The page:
By Dick Wilson
Should professional athletes be concern for their personal safety and that of their families? A couple years after the tragic death of Washington Redskin’s player, Sean Taylor. This Cleveland Plain Dealer did interviews with several athletes who discuss their concerns, vulnerabilities and their protective strategies.
Unfortunately the interviews, while well meaning, starts out with a comment by LeBron James who seems to believe that driving fast will allow him to escape anyone intent on harming him. The truth is that it’s more likely to harm Lebron than any would be attackers.
If driving fast were the solution, Princess Di might very well be alive today and Governor Corzine of New Jersey might not have had a near-death experience as a result of an accident involving his motorcade. Driving fast might dissuade a well intentioned fan or the curious on-looker but it’s hardly likely to prevent an attack by a determined attacker.
A determined attacker will have already made sufficient allowances for Lebron’s vehicle and trying to chase him down in a vehicle isn’t going to be the likely strategy. The fact of the matter is you can only drive fast for so long before the risk of an accident equates to, or exceeds the threat you are trying to avoid.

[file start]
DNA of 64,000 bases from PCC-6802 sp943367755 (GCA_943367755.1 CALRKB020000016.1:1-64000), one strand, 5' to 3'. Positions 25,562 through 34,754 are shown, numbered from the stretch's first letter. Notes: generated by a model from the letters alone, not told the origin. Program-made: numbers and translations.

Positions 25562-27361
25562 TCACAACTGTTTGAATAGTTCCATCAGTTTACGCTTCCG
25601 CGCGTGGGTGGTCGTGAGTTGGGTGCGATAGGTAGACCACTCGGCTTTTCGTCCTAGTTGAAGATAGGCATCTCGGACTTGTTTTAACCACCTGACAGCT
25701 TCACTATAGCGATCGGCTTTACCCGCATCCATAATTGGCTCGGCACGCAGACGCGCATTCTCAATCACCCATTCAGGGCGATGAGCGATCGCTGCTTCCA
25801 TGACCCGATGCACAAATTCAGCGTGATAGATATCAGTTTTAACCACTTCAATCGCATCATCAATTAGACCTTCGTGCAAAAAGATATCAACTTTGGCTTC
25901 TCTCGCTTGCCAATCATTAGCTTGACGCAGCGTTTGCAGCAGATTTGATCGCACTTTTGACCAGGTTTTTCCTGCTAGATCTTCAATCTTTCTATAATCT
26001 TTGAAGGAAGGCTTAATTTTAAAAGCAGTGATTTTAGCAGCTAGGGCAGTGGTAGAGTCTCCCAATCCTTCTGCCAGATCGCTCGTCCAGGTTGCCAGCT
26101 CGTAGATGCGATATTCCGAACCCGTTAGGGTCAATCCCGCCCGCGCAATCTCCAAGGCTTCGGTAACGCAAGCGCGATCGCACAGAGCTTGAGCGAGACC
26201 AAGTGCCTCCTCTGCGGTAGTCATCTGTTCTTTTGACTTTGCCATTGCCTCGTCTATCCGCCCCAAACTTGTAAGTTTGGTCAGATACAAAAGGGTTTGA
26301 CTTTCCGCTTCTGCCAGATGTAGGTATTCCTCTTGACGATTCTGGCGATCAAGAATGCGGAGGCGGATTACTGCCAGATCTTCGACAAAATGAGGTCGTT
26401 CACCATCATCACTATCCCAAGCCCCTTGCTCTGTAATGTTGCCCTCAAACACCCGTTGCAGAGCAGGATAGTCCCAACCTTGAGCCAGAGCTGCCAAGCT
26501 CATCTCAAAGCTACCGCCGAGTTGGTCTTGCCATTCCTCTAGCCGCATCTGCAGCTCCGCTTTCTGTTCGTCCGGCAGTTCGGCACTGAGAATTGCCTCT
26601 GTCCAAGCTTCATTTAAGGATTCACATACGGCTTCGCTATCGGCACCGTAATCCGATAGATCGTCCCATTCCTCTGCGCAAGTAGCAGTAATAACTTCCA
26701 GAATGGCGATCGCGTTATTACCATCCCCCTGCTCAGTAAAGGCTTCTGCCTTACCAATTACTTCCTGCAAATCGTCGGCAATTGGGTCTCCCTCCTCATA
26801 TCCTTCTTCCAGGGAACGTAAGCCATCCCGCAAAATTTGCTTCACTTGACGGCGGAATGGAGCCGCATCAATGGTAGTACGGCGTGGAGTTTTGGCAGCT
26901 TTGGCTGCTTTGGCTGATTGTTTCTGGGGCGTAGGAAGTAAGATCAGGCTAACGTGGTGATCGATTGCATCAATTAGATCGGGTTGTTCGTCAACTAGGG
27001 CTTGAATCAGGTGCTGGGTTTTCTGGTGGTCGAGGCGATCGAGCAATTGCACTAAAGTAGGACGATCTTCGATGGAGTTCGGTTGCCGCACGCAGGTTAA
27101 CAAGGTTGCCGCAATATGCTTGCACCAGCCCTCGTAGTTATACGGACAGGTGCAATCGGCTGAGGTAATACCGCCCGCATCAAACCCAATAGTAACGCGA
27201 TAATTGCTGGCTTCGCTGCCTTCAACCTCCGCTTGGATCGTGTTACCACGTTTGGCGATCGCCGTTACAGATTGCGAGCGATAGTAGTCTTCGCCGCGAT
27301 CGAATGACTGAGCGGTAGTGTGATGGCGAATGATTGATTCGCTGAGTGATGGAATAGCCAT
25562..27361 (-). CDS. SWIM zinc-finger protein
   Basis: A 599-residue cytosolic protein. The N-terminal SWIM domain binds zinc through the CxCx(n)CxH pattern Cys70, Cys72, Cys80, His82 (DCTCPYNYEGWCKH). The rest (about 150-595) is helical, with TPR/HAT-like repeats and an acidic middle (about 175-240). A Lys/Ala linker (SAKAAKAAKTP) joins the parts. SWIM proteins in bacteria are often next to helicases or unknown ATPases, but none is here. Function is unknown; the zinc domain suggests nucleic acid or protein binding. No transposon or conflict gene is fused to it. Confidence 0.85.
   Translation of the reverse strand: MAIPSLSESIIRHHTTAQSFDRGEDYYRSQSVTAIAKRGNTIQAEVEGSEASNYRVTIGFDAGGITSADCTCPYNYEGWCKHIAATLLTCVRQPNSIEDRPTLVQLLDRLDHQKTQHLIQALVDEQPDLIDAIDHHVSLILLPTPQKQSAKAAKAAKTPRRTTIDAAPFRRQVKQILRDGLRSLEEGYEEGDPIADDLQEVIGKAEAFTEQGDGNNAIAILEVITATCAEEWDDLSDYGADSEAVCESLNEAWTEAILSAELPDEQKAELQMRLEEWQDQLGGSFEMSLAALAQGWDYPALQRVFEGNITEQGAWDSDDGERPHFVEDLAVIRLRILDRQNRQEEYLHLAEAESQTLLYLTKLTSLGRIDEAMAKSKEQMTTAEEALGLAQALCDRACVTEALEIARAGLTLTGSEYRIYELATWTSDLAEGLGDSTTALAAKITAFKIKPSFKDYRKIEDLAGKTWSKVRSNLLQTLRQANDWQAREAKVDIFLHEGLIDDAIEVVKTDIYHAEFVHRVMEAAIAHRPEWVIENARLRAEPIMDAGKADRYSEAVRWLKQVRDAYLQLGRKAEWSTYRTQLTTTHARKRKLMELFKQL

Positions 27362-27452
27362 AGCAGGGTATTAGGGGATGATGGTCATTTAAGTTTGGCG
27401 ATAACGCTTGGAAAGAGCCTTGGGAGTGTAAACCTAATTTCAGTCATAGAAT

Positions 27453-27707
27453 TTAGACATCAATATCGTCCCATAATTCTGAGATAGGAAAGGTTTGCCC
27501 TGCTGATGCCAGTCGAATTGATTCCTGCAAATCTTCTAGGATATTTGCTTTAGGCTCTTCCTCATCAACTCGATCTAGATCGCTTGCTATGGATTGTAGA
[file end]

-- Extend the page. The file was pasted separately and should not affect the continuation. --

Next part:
Besides, driving fast and evasive driving are too entirely different animals and one does not equate to the other. When you review the type of attack Lebron is most likely to face, driving fast is hardly the scenario.
Most attacks, whether carjacking, terrorist attack or kidnappings, are likely to occur when the vehicle is stationary, either as a result of traffic conditions or by design in the attack plan.
When the target vehicle is moving, the speed of the target vehicle will be mitigated by the attackers to such a point that the ability to accelerate out of the situation has already been factored into the attack thereby making such a reaction near useless or largely ineffective.
The aggressor has all of the advantages to include time of attack, method of attack, place of attack and the element of surprise. The bottom line: Any personal defense strategy that relies on fast driving is going to come up short.
LeBron would be better served employing a comprehensive personal security strategy that entails route analysis, surveillance detection, evasive driving, situational awareness, a threat assessment and some good old fashioned common sense rather than counting on driving fast to get off the “X.”
Moving beyond LeBron’s perspective on how to counter threats, the article depicts various strategies that other professional athletes are taking to mitigate the threats they face. Most of the other strategies are sound personal security strategies that if properly employed, will reduce some but not all of the risks these athletes face.
As previous articles on this subject have indicated, the wealth, or perceived wealth of professional athletes makes them attractive targets. By lowering their profile, particularly when it comes to public displays of wealth, status or privilege, will go a long way towards reducing the conditions that make them the most vulnerability.